Keywords: Cardiography, impedance; Respiratory insufficiency/physiopathology; Monitoring, physiologic; Respiratory mechanics; Case reports.



Acute respiratory distress syndrome (ARDS) is characterized by acute onset respiratory failure associated with severe hypoxemia (oxygen partial pressure/fraction of inspired oxygen - PaO2/FiO2 ≤ 300mmHg) and bilateral pulmonary infiltrates not fully explained by heart failure or fluid overload.(1) According to the Berlin criteria, ARDS may be classified as mild (PaO2/FiO2 ranging from 201 to 300mmHg), moderate (PaO2/FiO2 ranging from 101 to 200mmHg) or severe (PaO2/FiO2 ≤ 100mmHg).(2) ARDS continues to be correlated with high mortality rates, which may reach 36% to 44% in specialized centers, despite the progress made in treatment in recent decades.(3,4)

Patients with ARDS often require intensive treatment using mechanical ventilation (MV), given the severity of their respiratory failure. However, MV may have deleterious effects on lung tissue and may even contribute to worsening of ARDS.(5-7) This deleterious effect was demonstrated in studies evaluating the impact of MV with high tidal volumes and plateau pressure levels.(8,9) Therefore, MV adjustment is recommended to avoid or minimize ventilator-associated lung injuries.(10-12) This goal must be dynamically reached and should be based on information from the monitoring of the pulmonary function and respiratory mechanics of patients with ARDS.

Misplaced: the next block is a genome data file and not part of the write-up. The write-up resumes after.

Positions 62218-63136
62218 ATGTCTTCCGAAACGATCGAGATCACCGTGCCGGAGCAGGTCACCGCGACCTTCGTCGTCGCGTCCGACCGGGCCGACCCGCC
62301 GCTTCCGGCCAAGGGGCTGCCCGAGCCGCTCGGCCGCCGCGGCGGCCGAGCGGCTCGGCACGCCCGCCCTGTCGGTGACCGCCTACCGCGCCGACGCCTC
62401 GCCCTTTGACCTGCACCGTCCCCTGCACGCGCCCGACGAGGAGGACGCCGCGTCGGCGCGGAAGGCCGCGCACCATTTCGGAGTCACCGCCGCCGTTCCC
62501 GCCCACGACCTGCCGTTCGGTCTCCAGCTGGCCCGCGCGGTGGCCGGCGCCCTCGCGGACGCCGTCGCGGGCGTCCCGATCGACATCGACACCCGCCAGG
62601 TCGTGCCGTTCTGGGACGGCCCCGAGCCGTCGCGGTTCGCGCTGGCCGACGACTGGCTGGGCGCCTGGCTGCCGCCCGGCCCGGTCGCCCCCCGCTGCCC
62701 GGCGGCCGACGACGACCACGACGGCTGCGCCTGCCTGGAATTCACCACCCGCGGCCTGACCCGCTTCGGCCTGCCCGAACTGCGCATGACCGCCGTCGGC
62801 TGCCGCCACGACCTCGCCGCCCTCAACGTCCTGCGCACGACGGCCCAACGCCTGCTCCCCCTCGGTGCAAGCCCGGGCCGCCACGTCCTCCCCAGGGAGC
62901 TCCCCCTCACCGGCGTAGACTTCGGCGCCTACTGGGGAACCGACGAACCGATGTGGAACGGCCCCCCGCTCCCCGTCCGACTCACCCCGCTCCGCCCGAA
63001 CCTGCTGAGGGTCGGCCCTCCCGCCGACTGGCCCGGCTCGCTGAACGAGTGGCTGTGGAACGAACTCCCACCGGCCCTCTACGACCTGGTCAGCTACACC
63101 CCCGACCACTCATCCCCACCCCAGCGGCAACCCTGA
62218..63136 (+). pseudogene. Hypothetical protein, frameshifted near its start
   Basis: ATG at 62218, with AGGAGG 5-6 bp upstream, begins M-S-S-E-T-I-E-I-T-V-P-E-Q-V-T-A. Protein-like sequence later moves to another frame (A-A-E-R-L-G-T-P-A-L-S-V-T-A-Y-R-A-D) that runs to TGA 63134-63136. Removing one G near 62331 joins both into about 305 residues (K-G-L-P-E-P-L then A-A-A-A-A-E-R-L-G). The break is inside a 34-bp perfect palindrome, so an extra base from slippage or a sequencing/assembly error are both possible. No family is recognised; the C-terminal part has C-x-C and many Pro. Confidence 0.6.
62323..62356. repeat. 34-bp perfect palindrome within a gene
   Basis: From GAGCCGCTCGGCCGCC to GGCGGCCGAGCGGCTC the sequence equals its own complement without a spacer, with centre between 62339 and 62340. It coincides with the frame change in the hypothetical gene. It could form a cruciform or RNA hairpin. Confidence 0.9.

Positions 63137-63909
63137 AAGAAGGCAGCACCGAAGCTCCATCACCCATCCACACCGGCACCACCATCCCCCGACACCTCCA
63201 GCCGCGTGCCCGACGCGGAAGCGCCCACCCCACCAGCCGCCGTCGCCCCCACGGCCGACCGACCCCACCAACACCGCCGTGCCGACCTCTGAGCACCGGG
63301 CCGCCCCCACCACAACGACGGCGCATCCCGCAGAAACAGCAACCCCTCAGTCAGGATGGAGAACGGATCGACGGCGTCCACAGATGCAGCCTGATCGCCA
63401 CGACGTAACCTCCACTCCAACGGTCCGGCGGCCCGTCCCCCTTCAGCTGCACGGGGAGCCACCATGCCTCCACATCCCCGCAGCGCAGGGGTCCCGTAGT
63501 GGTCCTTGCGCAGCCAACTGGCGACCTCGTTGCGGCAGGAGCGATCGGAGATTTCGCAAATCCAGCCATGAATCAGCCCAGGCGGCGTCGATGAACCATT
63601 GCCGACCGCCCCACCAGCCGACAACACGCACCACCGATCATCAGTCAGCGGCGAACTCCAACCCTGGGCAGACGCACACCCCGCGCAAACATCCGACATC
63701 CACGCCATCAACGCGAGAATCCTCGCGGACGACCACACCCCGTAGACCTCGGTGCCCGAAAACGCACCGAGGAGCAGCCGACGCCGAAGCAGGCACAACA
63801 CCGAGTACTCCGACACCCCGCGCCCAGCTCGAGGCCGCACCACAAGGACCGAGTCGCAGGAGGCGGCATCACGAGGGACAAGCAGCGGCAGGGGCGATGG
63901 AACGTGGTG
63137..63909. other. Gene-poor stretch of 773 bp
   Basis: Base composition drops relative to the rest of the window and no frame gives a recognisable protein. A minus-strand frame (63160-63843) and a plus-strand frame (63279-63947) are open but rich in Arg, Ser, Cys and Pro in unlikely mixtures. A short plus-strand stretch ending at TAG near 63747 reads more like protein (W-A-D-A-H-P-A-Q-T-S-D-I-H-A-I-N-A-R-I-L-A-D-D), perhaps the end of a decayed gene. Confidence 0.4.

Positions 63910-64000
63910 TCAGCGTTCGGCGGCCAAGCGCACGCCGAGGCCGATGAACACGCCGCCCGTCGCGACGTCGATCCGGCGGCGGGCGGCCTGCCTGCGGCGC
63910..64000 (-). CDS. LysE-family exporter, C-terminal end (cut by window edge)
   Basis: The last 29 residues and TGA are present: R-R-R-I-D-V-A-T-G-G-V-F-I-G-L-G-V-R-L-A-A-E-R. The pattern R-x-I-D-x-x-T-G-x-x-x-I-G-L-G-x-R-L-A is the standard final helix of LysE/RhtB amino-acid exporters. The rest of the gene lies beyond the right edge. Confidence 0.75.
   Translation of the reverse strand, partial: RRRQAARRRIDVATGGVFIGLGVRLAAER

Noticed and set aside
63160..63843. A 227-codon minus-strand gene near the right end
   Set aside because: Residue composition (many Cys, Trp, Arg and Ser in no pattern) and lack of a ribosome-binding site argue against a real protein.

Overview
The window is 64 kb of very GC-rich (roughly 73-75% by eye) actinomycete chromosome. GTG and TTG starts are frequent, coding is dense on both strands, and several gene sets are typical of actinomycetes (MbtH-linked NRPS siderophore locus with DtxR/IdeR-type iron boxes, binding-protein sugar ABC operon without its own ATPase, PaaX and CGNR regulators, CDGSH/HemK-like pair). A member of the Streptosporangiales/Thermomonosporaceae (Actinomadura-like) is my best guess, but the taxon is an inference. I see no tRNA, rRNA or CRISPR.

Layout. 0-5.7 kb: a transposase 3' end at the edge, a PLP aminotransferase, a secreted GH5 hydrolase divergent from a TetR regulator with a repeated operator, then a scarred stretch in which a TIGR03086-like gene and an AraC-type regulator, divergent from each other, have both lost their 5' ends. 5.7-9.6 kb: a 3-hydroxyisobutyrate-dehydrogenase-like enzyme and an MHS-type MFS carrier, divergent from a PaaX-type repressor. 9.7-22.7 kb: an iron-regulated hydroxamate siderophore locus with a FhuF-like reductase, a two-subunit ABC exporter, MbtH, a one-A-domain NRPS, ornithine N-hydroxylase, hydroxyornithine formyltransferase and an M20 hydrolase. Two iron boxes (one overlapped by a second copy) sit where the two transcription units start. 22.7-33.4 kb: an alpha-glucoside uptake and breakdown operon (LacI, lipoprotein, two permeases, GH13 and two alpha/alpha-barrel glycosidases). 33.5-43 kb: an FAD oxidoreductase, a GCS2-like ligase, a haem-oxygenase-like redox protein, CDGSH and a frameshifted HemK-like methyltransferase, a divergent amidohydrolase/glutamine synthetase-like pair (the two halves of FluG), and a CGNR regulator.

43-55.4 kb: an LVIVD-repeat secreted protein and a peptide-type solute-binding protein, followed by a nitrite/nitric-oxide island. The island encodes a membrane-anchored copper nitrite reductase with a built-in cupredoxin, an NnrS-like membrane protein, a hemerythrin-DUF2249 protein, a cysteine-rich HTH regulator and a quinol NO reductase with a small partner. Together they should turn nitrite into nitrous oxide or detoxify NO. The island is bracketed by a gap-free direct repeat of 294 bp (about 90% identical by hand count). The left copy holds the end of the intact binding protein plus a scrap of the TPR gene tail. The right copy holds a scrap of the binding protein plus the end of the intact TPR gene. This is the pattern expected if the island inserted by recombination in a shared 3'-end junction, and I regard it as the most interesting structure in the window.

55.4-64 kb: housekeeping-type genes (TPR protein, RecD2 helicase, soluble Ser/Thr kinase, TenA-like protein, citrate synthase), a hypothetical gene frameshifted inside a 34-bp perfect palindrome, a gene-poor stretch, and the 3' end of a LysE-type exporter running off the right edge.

The use of alveolar recruitment maneuvers (ARM) has been proposed as complementary therapy to ventilation strategies for patients with severe ARDS and refractory hypoxemia.(13,14) Those maneuvers aim to expand collapsed alveoli using a transient increase in transpulmonary pressure and by subsequently applying adequate positive end-expiratory pressure (PEEP) to prevent alveolar derecruitment. This strategy aims to strike an adequate balance between the number of collapsed and hyperextended alveoli, which reduces the pulmonary shunt and therefore improves the ventilation/perfusion ratio and hypoxemia.(15)